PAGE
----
with us?: "I'll never meet with you," the Speaker screamed.
"Get away from my house." When Blome asked her about
the homes of all the Iraqis whose privacy we invade, Pelosi snapped
and called her "a nut."
Hoping the Speaker would change her mind, the activists kept
up the vigil, sleeping on the hard cement, drinking only liquids,
and trekking to her downtown
office every day singing (to the tune of Row, Row, Row Your
Boat) "Nancy, Nancy you¹re our rep, It¹s time to
end the war, Meet, meet, meet with us, That¹s all we¹re
On Day 5 of the hunger strike, Pelosi¹s San Francisco Director
Dan Bernal coldly told the fasters and their supporters that the
Speaker would not have the time to meet with peace groups in her
district anytime during the August recess, period. That very night,
CODEPINK in Arizona emailed us an article from the Ahwatukee,
Arizona paper saying the Speaker had made a surprise appearance
at a "Democrats and Donuts" coffee klatch in their little
town before going on to a fundraiser.
"I was amazed she took so much time to speak with us,"
gushed local organizer Pamela Jamar Wald in the Ahwatukee paper.
The next day, CODEPINK Los Angeles passed on the news that Pelosi
was meeting with high-dollar donors at the estate of Beverly Hills
political fundraiser Daphna Ziman. While Pelosi had no time for
her constituents, she spent the month of August jetting around
to fundraisers in seven states.
Meanwhile, it¹s not just passionate peace activists who
are disillusioned. An August Field Poll of California voters found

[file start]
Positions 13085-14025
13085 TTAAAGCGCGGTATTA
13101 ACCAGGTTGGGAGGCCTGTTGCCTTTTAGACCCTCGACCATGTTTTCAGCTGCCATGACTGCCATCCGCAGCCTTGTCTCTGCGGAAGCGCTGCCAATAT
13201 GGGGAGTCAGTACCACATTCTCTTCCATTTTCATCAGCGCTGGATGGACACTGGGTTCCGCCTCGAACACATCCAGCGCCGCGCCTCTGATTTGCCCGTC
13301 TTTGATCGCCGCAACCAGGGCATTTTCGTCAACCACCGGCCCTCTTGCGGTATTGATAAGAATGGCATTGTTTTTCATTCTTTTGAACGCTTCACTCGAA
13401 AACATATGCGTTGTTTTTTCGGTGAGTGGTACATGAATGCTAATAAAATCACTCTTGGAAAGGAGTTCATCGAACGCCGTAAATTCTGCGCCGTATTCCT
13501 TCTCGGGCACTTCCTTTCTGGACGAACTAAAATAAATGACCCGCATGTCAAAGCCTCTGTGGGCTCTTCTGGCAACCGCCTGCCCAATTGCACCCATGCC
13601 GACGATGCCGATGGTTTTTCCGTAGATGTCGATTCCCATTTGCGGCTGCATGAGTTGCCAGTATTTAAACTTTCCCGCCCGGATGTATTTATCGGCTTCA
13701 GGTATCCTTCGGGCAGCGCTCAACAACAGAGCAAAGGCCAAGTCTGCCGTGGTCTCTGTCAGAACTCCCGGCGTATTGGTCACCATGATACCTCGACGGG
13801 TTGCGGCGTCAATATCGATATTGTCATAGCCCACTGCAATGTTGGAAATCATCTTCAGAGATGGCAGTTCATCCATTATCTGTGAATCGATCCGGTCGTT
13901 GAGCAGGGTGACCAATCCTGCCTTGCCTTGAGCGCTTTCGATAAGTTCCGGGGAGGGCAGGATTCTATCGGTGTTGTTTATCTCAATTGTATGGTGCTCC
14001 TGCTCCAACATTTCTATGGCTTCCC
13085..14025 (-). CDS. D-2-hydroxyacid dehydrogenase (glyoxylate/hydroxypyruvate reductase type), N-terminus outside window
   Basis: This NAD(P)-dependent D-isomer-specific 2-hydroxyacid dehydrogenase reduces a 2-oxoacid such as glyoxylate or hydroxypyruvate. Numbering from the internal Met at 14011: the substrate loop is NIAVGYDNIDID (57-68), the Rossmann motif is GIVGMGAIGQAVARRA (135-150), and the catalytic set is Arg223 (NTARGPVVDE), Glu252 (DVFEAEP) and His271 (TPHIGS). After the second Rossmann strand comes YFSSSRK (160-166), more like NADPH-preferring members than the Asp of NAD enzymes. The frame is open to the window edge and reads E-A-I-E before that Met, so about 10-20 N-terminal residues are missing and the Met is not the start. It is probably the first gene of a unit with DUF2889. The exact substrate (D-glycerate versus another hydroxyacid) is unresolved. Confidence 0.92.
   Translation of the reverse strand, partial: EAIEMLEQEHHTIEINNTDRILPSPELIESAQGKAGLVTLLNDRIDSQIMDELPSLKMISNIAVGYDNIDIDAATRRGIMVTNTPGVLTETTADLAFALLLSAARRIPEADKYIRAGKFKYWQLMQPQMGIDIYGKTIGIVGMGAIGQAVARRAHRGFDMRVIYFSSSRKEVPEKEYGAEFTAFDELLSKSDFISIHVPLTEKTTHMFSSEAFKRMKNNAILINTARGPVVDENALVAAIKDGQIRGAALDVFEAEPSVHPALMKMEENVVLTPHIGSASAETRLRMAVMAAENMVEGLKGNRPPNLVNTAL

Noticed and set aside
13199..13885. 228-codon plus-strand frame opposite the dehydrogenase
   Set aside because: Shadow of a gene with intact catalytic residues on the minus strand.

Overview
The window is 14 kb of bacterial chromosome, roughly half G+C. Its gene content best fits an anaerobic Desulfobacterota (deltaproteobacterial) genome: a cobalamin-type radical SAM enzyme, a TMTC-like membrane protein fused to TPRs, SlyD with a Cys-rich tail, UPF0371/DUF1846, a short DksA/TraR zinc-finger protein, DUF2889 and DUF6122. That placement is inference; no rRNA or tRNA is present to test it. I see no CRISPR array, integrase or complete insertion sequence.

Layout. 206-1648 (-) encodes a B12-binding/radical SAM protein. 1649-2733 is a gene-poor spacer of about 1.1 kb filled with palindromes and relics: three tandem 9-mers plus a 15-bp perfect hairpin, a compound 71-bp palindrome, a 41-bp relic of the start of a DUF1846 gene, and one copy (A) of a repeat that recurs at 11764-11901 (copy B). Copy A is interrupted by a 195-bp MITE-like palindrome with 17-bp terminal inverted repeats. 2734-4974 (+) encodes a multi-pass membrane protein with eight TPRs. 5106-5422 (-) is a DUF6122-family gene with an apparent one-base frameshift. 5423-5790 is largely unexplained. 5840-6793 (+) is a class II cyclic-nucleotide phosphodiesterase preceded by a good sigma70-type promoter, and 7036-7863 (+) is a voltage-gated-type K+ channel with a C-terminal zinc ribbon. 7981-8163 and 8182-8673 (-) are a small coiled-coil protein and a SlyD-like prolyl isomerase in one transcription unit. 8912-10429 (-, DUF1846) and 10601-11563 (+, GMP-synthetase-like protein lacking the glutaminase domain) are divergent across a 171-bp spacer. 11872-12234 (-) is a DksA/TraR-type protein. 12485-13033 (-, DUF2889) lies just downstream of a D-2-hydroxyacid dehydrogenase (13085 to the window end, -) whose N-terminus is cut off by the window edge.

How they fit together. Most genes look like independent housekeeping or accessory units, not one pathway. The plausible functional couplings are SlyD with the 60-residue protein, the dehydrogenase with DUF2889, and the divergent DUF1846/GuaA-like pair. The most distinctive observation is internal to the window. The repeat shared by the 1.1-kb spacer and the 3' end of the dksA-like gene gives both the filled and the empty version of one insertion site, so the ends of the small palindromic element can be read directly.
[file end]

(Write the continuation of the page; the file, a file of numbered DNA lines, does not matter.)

Pelosi¹s approval rating plummeted from a high of 48 percent
in March to 39 percent by August a tie with Vice President
Dick Cheney. The drop came primarily from Democrats and independents
disappointed that Congress has been unable to change policy in
Iraq. California voters' view of the entire Congress was a disastrous
20 percent approval, 66 percent disapprovalthe lowest rating
since the Field Poll started asking the question in 1996. It¹s
even worse nationally. An August national Gallup poll found 18
percent approval, 76 percent disapproval-the worst since the group
started asking the question in 1974.
Nancy Pelosi is not only blowing it with the peace movement -
turning those who should be her base into her adversaries and
paving the way for "peace mom" Cindy Sheehan to make
a spirited run for her Congressional seat - she¹s also blowing
it with the majority of Americans.
Our advice? Stand up to Bush. Don¹t allow Congress to give
another blank check for war. Force the conservative Dems to follow
your lead. Don¹t only vote the right way, but use your power
as Speaker to only allow bills to the floor that include a fixed
timeline for withdrawal or stipulate that funds only be used for
the safe and speedy withdrawal of our troops.
And one more thing. Take a clue from Karl Rove. Build on the
energy and passion of the anti-war movement. Make them your allies.
If you can meet with Syrian strongman Bashar al-Asad, you can
surely meet with the peace-loving Pink Ladies, the Quakers, Veterans
for Peace and others who have been the heart and soul of our nation¹s
efforts to end this shameful war.
is the cofounder of CODEPINK: Women
for Peace and Global